This, it can be fairly said, is what the Indiana law means in instructing the government to use “the least restrictive means” of interfering with a person’s faith.  There is little reason to restrict personal behavior that is unlikely to cause anyone any harm, and the government is very much responsible for making everyday religious customs as easy to observe as possible.

However, this arrangement is completely irrelevant to the matter before us.  However much some argue to the contrary, there is no way around the fact that the belief in the inferiority of gay people, when put into practice by an organization or business, will axiomatically require violating the core American principle that everyone be treated equally in the public square.  Denying service based on sexual orientation is discrimination by definition.  I have yet to hear even a sliver of an explanation for how it’s not.

I’m sorry to be the one to tell you, but your right to practice your faith does not override my right to live in a free and open society.

Then again, this brings us to the real scandal, which is how, in Indiana and many other states, such anti-gay discrimination is actually legal, with or without a religious freedom law.  As many have now pointed out, Indiana offers no legal protection to gay patrons who might be turned away by businesses that don’t approve of their so-called “lifestyle”—a fact that the RFRA has reinforced.  To paraphrase an old cliché:  If Indiana thinks all people are created equal, it sure has a funny way of showing it.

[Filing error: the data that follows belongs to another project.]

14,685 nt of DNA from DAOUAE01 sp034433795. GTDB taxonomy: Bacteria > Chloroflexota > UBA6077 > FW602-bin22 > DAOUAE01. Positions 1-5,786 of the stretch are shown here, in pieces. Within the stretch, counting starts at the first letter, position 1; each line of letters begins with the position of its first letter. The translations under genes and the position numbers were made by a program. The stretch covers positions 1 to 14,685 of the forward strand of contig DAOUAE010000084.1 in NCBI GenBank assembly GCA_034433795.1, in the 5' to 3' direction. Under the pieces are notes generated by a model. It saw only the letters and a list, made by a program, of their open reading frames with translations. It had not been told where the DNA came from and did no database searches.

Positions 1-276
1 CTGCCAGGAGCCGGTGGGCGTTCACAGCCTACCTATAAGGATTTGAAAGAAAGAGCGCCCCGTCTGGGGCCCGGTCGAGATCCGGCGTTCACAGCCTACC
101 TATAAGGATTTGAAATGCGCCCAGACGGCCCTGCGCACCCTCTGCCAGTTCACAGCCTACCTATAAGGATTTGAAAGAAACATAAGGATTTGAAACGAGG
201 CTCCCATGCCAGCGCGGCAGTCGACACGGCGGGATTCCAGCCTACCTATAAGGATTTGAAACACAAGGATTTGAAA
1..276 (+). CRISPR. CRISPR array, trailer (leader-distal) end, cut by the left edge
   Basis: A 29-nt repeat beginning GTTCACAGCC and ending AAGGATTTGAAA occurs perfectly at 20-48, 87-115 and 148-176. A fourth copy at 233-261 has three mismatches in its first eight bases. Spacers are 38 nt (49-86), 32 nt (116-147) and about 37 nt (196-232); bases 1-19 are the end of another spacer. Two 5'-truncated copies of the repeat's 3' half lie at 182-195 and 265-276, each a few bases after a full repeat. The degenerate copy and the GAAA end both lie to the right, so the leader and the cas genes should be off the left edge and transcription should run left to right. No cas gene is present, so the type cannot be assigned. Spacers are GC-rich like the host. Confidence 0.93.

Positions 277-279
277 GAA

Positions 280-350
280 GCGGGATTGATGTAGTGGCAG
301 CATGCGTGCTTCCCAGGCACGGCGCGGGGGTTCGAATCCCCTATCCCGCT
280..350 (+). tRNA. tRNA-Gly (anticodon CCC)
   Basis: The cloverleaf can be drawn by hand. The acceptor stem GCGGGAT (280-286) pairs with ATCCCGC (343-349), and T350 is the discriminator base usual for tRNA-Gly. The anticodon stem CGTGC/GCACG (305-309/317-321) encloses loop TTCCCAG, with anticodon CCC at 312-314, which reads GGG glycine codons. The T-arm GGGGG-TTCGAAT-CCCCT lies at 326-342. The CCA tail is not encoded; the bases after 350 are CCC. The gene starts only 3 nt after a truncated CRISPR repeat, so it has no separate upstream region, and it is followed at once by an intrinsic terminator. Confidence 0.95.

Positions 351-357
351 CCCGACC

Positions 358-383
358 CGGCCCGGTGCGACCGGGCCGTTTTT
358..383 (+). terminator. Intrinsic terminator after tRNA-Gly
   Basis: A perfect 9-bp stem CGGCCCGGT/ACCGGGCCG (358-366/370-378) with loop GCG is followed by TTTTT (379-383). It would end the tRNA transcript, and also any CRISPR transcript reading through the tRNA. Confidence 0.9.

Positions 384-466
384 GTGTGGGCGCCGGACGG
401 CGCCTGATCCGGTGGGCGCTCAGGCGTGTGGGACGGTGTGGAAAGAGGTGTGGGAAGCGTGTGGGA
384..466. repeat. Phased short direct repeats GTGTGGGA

However, my overriding concern—apparently not as widely shared as I’d have thought—is that, in practice, the RFRA will not just be about gays.

Supporters point out that the word “gay” does not appear in the Indiana bill, and it’s true that it does not single out gays and lesbians—or anyone else, for that matter.

To the contrary, what the law does is provide cover for anyone who wants to discriminate against anyone else for any reason.  As previously stated, all they need is a religious justification and they’re home free.

I began by illustrating how easy it is to invent a religion from whole cloth.  (L. Ron Hubbard, the father of Scientology, was by every account a liar and a fraud.)  And yet, once you’ve accomplished that, you are accorded an elevated level of respect and privilege that enables you to do just about anything you want.

Without specific protections in place, what would prevent, say, a bakery run by ultra-Orthodox Jews from refusing to serve a woman wearing a skirt?  What would stop a restaurant run by strict Muslims from withholding business from any woman?

What would stop a store owner from inventing his own religion on the spot and deciding to turn away every customer with red hair, on the grounds that his faith teaches that redheads are possessed by Satan?  If religion is the only basis for making these decisions and religion is a personal matter, on what basis could you tell this man to take a hike?